Location: Tokyo, Japan
Last visit: January 21, 2009
Just before my visit to Japan, the Wall Street Journal ran an article on the record prices paid for tuna by sushi restaurants in Tokyo. I took this as a sign and decided to visit one of them. Since Kyubey was the only restaurant mentioned that has an English Web site, it became my objective. The thought of an expensive meal in Tokyo didn’t phase me. I’ve paid good money from some very bad meals in Tokyo; while there is a lot of good food in Japan, it is also easy to find bad food and pay for the privilege. And sushi is one cuisine in which price is more reasonably correlated with quality. Barbeque, for example, is the art of making good food out of mediocre cuts of meat, but money often buys noticeable quality in raw fish.
Kyubey is located on the Ginza, which is a very expensive district but also one of the older sections of Tokyo. Our chef told us that the restaurant had been there since 1935; many of the stores on the Ginza were established in the 19th century.I went with my former student Yuan Xie. I tried to call for a reservation but I couldn’t make sense of the reservation, so we decided to arrive right at the 5 PM opening and take our chances.
As it turned out, we didn’t have any problems getting a seat, though we were asked to finish by 7 PM. Like most sushi restaurants, it is small. One would have a hard time playing billiards in the room even after removing the sushi bar. Because we were the only patrons in the restaurant for quite some time, we received even more attention from our sushi chef than usual. The sushi chef normally spends time chatting with his patrons, who sit in front of him while he prepares their food. Our chef’s English was more than adequate for the purpose and he was very gracious.
Well thought out meals are orchestrated. Ours started with two small appetizers, followed by raw fish, then grilled fish, soup, and sushi roll. We had tuna in three forms. First was the raw fish course, where we were able to enjoy it without worrying about any other elements. Next was fatty tuna sasimi. The tuna had zebra stripes of fat through it; the chef handled it with great care. Third was a roll with finely chopped tuna, once again very subtly flavorful. We had several types of shellfish, each served with salt. The shellfish did not have the taste of the sea that one sometimes finds in Western seafood restaurants so the salt was a vibrant accent. One of our interludes was a baked eel spine. It was crunchy and nutty. I am not a big fan of eel, a story that I might tell in another entry, of this journal nor am I in the habit of crunching bones, but it was wonderful. Later in the course, we were served eel meat sushi: one piece with salt and the other with a teriyaki-style sauce. Both were very delicate and without the taste of oil that is so common with eel.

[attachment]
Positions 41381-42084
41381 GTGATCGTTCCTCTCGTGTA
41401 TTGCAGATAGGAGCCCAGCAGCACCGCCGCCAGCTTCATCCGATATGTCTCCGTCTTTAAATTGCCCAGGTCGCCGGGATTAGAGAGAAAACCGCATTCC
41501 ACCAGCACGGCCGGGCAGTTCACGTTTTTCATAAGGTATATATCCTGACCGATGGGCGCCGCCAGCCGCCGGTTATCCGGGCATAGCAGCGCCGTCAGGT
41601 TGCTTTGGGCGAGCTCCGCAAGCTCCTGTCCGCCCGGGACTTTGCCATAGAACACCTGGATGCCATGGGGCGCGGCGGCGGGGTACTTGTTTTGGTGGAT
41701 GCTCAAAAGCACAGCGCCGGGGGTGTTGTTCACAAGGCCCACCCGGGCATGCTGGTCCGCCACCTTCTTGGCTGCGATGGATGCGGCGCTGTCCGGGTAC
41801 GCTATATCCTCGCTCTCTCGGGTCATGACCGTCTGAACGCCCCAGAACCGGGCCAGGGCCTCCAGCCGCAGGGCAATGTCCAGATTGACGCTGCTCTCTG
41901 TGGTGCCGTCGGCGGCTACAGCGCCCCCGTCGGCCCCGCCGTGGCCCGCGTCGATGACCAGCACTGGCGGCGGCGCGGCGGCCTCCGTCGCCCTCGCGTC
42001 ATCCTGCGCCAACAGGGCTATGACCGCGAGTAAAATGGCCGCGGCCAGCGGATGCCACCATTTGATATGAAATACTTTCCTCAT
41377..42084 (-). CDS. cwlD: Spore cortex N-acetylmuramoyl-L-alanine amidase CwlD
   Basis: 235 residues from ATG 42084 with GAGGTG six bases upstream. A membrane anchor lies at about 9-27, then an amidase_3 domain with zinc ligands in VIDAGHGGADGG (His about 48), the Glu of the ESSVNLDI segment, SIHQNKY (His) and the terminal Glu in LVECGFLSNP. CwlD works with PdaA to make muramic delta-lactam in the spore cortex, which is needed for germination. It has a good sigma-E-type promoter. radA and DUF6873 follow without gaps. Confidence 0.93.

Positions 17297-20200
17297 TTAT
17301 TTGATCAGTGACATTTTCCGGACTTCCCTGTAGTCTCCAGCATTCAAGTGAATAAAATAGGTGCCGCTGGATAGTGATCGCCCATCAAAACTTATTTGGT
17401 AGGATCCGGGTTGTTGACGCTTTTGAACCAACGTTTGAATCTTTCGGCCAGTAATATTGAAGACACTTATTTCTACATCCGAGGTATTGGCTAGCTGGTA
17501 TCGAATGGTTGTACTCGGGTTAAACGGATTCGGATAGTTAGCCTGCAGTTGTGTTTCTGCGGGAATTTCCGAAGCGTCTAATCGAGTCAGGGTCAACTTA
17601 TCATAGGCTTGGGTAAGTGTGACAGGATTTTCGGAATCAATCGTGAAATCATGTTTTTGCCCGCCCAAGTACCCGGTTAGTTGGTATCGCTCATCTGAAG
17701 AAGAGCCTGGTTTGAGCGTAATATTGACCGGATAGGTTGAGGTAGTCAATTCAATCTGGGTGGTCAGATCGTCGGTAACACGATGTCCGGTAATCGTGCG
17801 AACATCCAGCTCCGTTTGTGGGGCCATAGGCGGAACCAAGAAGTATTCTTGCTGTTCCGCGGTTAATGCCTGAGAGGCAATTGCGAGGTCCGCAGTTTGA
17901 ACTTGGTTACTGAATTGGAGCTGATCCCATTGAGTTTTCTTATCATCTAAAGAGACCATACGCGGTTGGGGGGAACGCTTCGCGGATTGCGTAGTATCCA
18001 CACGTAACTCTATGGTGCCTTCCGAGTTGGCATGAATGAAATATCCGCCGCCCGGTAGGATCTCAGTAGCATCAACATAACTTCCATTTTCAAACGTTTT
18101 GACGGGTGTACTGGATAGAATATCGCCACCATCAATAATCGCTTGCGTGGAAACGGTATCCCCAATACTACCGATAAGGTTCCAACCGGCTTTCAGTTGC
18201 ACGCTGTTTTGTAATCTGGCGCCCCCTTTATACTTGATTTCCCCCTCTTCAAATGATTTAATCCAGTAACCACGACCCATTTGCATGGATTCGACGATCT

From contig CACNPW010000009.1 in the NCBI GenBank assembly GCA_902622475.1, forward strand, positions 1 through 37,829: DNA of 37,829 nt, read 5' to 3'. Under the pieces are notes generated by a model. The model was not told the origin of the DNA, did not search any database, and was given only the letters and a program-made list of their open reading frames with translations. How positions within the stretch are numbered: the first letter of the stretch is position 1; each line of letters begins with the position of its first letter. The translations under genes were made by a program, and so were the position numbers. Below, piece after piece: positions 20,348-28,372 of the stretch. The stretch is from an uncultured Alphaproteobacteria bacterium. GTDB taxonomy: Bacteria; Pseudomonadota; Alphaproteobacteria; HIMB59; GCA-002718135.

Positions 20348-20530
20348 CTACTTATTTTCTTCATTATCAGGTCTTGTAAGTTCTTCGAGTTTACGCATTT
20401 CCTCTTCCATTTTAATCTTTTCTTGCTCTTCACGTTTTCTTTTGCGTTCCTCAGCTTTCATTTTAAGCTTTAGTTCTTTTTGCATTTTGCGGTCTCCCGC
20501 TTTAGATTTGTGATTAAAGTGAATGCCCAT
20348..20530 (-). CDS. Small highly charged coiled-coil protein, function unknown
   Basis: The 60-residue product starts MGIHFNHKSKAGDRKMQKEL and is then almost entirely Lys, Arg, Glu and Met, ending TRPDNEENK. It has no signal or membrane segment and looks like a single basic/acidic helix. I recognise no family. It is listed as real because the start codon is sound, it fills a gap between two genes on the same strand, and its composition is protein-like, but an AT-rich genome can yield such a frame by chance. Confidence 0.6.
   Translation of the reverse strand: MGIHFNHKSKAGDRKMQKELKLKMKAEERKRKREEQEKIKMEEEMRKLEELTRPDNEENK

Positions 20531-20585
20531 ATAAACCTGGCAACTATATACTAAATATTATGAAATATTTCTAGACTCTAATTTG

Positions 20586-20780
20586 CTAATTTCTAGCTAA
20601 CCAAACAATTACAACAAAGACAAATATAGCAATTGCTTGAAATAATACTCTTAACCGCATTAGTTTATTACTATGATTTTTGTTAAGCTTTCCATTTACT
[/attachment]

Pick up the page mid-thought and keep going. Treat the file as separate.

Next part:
The chef prepared each piece very carefully. Many of the pieces received lime juice. For each one, he squeezed a couple of drops on each piece from a fresh half lime, then disposed of it, even though there was plenty of juice left for the next piece. The sasimi and sushi were very carefully garnished: a few drops of lime juice, a touch of wasabi, and a basting with just enough soy sauce using a brush. I tried to respect his preparation by eating each piece as he gave it to me, without dipping or dabbing. Our final course was two large strawberries, each cut in half. Each strawberry was perfectly shaped and unblemished.
The only other customers who joined us at the sushi bar were an elderly gentleman, followed by his young lady friend. The man was clearly a regular with whom the sushi chefs were very comfortable. When we stepped out the door, we saw his Rolls-Royce waiting out front, accompanied by his patient driver.